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Dear Readers,

Each month, I’m creating a post for you to share your latest projects, goals, challenges, and accomplishments. I hope you will participate by leaving comments and sharing any relevant links!

Personally, I have been inundated lately with a series of “emergency” projects that have required immediate attention. Urgent projects tend to come around when someone else has dropped the ball somewhere. Often you are fixing something that was forgotten, delayed, or seriously messed up.

This happens surprisingly often in the world of translation.

For fun, I will discuss one common problem here.

Many high-level companies use “back translations” to check the accuracy of the translations they order.

For example, let’s say they need a medical questionnaire translated into French, Arabic, Chinese, and a dozen other languages that no one at the company understands or speaks.

Translator 1 translates the questionnaire into Arabic (for example), while Translator 2 translates it back into English. If the second translation matches the original English document, then the first translation is deemed accurate.

On the surface, this seems like a brilliant idea, except that it is fraught with problems.

Let’s say, for example, that you have a sentence that talks about the convenience of using a walker, such as the following:

The word “walker” has two common meanings in U.S. English:

  1. A device to provide support with walking, such as the above;
  2. A person who walks, often for exercise or enjoyment.

An inexperienced translator may not do the research needed to translate “walker” to Arabic, and most on-line dictionaries will only give you the word for pedestrian, or someone who walks in general.

So, let’s say that Translator 1 mistakenly chooses the Arabic word meaning pedestrian. For various reasons that I won’t get into here, this is a very easy mistake to make. Now the questionnaire talks about the convenience of using a pedestrian!

Then when Translator 2 enters the picture with his or her back translation, the word gets translated back to English as “walker,” and the company never realizes that a serious error was made in the first translation. The finalized questionnaire is then sent off to various countries for use in the Arab world, and people are left scratching their heads due to all of the weird questions they are being asked to answer.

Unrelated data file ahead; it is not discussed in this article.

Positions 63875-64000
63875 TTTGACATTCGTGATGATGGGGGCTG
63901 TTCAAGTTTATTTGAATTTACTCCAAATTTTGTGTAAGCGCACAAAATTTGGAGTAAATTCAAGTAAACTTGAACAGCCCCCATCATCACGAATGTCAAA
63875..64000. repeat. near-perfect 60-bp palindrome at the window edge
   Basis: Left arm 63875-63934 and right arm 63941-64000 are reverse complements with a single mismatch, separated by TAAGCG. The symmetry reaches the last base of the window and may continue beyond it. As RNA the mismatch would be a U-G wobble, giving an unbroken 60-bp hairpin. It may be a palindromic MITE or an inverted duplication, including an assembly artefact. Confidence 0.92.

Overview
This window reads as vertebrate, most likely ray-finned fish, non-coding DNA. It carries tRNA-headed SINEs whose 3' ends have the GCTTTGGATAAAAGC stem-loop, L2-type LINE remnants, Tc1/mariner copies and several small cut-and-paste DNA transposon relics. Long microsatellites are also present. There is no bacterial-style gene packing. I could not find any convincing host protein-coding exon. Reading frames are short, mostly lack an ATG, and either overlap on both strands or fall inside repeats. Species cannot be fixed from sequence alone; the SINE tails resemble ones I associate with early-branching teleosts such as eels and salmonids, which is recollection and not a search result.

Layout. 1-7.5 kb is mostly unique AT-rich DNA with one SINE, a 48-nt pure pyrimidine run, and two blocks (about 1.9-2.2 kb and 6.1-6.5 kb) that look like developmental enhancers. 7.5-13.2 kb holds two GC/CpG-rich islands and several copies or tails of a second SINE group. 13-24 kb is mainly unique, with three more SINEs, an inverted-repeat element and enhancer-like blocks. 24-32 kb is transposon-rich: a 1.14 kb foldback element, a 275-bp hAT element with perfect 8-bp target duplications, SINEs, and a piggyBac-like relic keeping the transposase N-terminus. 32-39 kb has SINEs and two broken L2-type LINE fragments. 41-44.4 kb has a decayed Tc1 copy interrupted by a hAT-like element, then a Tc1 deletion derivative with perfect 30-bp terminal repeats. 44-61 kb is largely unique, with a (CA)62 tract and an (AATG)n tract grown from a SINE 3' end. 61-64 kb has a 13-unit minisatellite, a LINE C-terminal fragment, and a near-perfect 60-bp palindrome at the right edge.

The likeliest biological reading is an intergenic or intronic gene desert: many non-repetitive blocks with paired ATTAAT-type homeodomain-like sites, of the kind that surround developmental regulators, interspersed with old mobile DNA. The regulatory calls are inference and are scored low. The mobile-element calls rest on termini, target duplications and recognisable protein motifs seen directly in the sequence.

It’s bad enough when (confused) human brains are involved, but machine translation is making things even more complicated than what I have described here. Some companies have invested heavily in machine translation technologies, with the mistaken belief that the poor output from machine translated texts can simply be edited, thus saving the costs involved in hiring professional translators from the outset.

To illustrate how ridiculous this is, imagine for a moment that you were presented with the following sentence:

“How convenient do you find it to use a pedestrian?”

A typical editor (much less a regular person) would not have a clue as to the intended meaning of this sentence. He or she would definitely need to invest a bit of time trying to understand how and why this error was made, but even that is not usually what happens. Instead, the work is often further bungled.

And that’s when the experts finally get hauled in.

Because eventually the error will be discovered – and all of the hard work that went into creating the questionnaire will have to be redone by people who could have done it correctly in the first place.

Although I kind of enjoy fixing problems like the above (it’s a specialty of mine), I am also grateful for the more traditional work I receive from clients who understand that translation is fundamentally an art. There is nothing I enjoy more in life than submerging myself into a work of true intellectual value in order to produce an equivalent work in English for people to read and benefit from. It is one of the many allures of translation.

What about you? What do you enjoy most about your work? Do you ever accept urgent projects?

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Amel is an experienced freelance writer, editor, and Arabic to English translator. She started the Muslim Writers Club as a means of sharing useful information about the art (and business) of writing.
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